3. The 1951 act provided that the three eminent persons nominated by the central government will have a term of five years and will be eligible for re-nomination. The 2019 bill added a clause to allow the central government to terminate the term of a nominated trustee before the expiry of his term without assigning any reason.

 

Sources: the Hindu.


GS Paper 2:

Topics Covered:

  1. Bilateral, regional and global groupings and agreements involving India and/or affecting India’s interests.
  2. Effect of policies and politics of developed and developing countries on India’s interests, Indian diaspora.
  3. Important International institutions, agencies and fora, their structure, mandate.

 

Intermediate-Range Nuclear Forces (INF) Treaty

 

What to study?

For Prelims: Intermediate-Range Nuclear Forces (INF) Treaty- key features.

For Mains: Significance of the treaty, recent issues, implications of withdrawal by the US and Russia.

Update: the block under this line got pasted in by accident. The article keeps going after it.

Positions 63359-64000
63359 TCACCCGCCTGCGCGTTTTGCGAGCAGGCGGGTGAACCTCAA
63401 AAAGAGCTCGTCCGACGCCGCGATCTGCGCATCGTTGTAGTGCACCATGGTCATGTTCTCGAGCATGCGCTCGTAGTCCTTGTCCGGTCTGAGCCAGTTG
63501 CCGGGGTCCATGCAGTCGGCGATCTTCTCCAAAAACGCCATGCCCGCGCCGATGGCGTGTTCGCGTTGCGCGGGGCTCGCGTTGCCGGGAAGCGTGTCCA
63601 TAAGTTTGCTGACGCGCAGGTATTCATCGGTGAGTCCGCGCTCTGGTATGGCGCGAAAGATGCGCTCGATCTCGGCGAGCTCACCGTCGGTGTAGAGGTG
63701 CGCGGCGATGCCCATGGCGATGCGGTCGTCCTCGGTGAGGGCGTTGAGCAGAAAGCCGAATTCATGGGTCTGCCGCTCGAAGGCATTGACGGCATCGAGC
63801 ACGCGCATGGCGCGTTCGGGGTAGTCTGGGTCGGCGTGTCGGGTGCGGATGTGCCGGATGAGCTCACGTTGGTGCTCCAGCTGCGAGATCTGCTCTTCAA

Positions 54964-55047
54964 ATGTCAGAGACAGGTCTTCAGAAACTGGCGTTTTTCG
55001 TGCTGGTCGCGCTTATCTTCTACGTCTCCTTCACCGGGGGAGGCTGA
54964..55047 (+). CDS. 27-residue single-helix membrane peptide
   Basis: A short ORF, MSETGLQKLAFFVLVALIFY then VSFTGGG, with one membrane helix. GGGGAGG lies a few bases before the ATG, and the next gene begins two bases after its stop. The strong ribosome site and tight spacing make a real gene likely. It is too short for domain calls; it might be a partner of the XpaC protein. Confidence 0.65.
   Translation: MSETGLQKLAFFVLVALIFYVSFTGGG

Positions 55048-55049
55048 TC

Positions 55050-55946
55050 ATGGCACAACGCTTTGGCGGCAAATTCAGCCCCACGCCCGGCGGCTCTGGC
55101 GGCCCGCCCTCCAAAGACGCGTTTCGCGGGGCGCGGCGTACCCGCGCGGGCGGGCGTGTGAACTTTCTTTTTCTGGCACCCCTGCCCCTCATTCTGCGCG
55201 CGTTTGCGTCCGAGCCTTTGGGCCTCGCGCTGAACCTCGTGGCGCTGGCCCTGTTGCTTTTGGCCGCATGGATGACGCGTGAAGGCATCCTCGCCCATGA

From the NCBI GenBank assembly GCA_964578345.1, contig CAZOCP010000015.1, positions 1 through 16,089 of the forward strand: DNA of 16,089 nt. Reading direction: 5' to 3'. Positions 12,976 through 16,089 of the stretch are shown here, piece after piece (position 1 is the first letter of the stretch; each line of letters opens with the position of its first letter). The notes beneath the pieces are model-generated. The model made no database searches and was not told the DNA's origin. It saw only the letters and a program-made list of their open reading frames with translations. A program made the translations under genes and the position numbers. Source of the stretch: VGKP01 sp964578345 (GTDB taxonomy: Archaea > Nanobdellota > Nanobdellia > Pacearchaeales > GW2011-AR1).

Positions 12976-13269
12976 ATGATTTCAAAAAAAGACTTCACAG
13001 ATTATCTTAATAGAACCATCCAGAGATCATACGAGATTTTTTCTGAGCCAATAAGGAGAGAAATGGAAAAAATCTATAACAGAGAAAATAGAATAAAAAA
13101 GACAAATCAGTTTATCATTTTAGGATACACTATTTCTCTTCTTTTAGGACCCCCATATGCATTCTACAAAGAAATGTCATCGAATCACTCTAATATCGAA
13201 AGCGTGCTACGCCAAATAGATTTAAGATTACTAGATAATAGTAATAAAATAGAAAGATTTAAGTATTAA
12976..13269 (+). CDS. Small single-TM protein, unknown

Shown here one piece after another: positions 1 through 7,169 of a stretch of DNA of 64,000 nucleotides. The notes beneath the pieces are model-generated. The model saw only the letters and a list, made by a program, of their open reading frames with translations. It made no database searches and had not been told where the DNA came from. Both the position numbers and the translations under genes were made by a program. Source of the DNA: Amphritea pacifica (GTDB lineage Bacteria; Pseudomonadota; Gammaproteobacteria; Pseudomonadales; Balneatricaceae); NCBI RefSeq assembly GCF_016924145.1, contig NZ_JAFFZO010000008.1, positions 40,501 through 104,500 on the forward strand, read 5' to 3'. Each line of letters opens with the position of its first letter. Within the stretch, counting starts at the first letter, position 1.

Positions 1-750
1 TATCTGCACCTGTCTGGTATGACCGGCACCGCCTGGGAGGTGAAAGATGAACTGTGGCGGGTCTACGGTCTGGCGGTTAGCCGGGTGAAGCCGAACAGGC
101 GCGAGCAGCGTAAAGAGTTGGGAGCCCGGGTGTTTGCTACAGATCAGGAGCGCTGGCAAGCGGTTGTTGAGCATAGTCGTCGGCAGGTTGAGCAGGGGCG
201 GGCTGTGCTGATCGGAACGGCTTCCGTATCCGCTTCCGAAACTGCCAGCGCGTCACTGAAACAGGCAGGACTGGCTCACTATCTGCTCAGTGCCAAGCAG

Context: The U.S has withdrawn from the Intermediate-Range Nuclear Forces (INF) Treaty.

 

What’s the issue?

US in early December last year announced that it would suspend its obligations under the INF treaty by Feb. 2, citing Russian “cheating,” unless Moscow comes into compliance with the terms of the pact.

The U.S. government says the new Russian missile violates provisions of the pact that ban production, testing and deployment of land-based cruise and ballistic missiles with a range of 310 to 3,400 miles.

 

What would happen in the absence of treaty?